Annual Privatization Report 2013

Space Privatization Update

Subsection of Annual Privatization Report 2013: Federal Government Privatization

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Space Privatization Update

By Adam Summers

The year 2012 was a banner year for the private space industry. Since the National Aeronautics and Space Administration (NASA) launched the final space shuttle missions and retired the shuttle fleet during the summer of 2011, a new era of space travel and exploration has begun, one that will be more dependent on the private sector.

Crew and Cargo

NASA will be replacing the shuttle fleet with privately designed and built spacecraft. To that end, the government is subsidizing private spacecraft development through the Commercial Crew Development program. In April 2011, NASA awarded $269.3 million to four private space companies—including Space Exploration Technologies Corp., commonly known as SpaceX and headed by PayPal and Tesla co-founder Elon Musk; Blue Origin LLC, which is owned by founder Jeff Bezos; Boeing Co.; and Sierra Nevada Corp.—to develop capabilities to transport cargo and a crew of up to seven astronauts to and from the International Space Station (ISS). Twenty-two companies competed for the grants.

The first mission by a private company to dock a space vehicle with the ISS highlighted the year. In May 2012, SpaceX launched its unmanned Dragon capsule atop its Falcon 9 rocket and successfully docked the craft with the ISS in a demonstration mission. In October 2012, the vehicle made its first cargo run to the ISS, carrying a payload of approximately 1,000 pounds of supplies and scientific experiments and then returning roughly three weeks later with 2,000 pounds of gear. The October mission marked the first of 12 such cargo runs SpaceX will make under a $1.6 billion contract with NASA. In early March 2013, SpaceX launched its second ISS cargo mission, carrying nearly 1,300 pounds of tools and supplies for research experiments. There was a technical glitch shortly after the Dragon capsule separated from the rocket’s second stage, as three of the capsule’s four thruster pods were not operating, but the problem was resolved with hours and Dragon proceeded to reach the ISS without further incident. As of this writing, the capsule is still docked at the ISS. After a three-week stay at the ISS, the capsule returned to Earth with roughly 2,700 pounds of gear, including space station hardware, research results and education experiments.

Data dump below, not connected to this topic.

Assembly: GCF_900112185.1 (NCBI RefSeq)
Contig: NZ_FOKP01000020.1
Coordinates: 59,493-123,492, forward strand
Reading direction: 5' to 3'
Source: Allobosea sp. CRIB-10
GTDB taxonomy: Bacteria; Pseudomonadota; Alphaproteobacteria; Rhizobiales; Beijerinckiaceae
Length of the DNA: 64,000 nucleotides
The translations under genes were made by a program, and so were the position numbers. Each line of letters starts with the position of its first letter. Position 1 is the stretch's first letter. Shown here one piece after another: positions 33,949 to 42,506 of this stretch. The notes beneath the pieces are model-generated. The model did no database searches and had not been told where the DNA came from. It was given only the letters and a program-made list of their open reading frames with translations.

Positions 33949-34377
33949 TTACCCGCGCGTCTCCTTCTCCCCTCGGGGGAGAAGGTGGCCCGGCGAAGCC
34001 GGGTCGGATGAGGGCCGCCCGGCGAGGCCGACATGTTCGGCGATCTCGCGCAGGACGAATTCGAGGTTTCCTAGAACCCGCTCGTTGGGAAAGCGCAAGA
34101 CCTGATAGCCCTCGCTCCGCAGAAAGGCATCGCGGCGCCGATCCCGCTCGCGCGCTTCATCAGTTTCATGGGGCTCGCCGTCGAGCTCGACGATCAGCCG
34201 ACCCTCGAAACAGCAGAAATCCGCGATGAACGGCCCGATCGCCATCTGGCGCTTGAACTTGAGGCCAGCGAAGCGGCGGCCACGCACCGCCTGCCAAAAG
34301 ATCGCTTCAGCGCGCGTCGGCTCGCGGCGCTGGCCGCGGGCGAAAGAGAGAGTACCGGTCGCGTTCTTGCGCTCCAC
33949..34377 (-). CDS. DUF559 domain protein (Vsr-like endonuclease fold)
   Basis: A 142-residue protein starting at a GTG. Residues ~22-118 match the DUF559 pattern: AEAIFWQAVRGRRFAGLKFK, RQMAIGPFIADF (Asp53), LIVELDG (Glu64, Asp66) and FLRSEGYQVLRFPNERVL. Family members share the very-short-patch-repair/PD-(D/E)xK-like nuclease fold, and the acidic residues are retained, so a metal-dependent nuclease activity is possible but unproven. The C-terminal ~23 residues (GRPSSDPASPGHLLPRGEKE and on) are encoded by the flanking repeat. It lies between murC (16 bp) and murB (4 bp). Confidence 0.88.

Orbital Sciences is looking to join the private ISS cargo mission club in the near future, and has garnered a $1.9 billion NASA contract to fly eight cargo missions between 2013 and 2015 using its Cygnus spacecraft and Antares launch vehicle. The company conducted a “hot fire” test of the first stage propulsion system in late February 2013, and expects to launch a test flight in March or April. If all goes as planned, a demonstration cargo mission to the ISS will likely take place in May or June.

Private sector advances are also being made toward manned missions to the ISS. NASA will be selecting companies for certification contracts, which offer $10 million in seed money to develop their technologies, and will start accepting bids for its commercial crew contract later in the year. The contract will be awarded in early 2014, with manned missions expected within the following few years. SpaceX is currently redesigning its Dragon capsule to accommodate a seven-person crew, and will be testing the “Dragon 2” throughout 2013. Other chief contenders include Boeing’s Commercial Space Transportation 100 (CST-100) spacecraft, to be launched atop Atlas 5 rockets built by United Launch Alliance, a joint venture between Boeing and Lockheed Martin, and Sierra Nevada’s Dream Chaser space plane, which is also designed to be launched on an Atlas 5 rocket.1

SpaceX, Orbital Sciences and other private space companies promise to offer significant cost savings over NASA and the space shuttle program, as well as the cost of hitching a ride on Russian spacecraft, which the U.S. space program has been relying upon in the interim to get supplies and crew to and from the ISS while private-sector technologies are still being developed and perfected. Space shuttle missions cost about $1.5 billion per mission, but SpaceX claims it can reduce the launch price to between $50 million and $100 million, depending upon the rocket used.2 Trips aboard the Russian Soyuz spacecraft are cheaper than the former U.S. space shuttles, at approximately $62 million a seat, but are still pricey compared to the $20 million per seat offered by SpaceX’s design.3 SpaceX is trying to increase its cost advantage further still by developing a reusable orbital booster system, in which both of the rocket’s stages would return to the launch site and land vertically on landing gear after delivering a spacecraft to orbit. This would dramatically lower the cost of spaceflight since each Falcon 9 rocket costs $50 million or $60 million to build but the fuel and oxygen needed for a launch only costs about $200,000.4

The U.S. government is looking to the private sector to improve the Space Station itself as well. In December 2012, Bigelow Aerospace signed a $17.8 million contract with NASA to build an inflatable space habitat that would be attached to the ISS. The Bigelow Expanded Aerospace Module (BEAM) may be used for additional storage space, and will be transported to the ISS by SpaceX or Orbital Sciences.5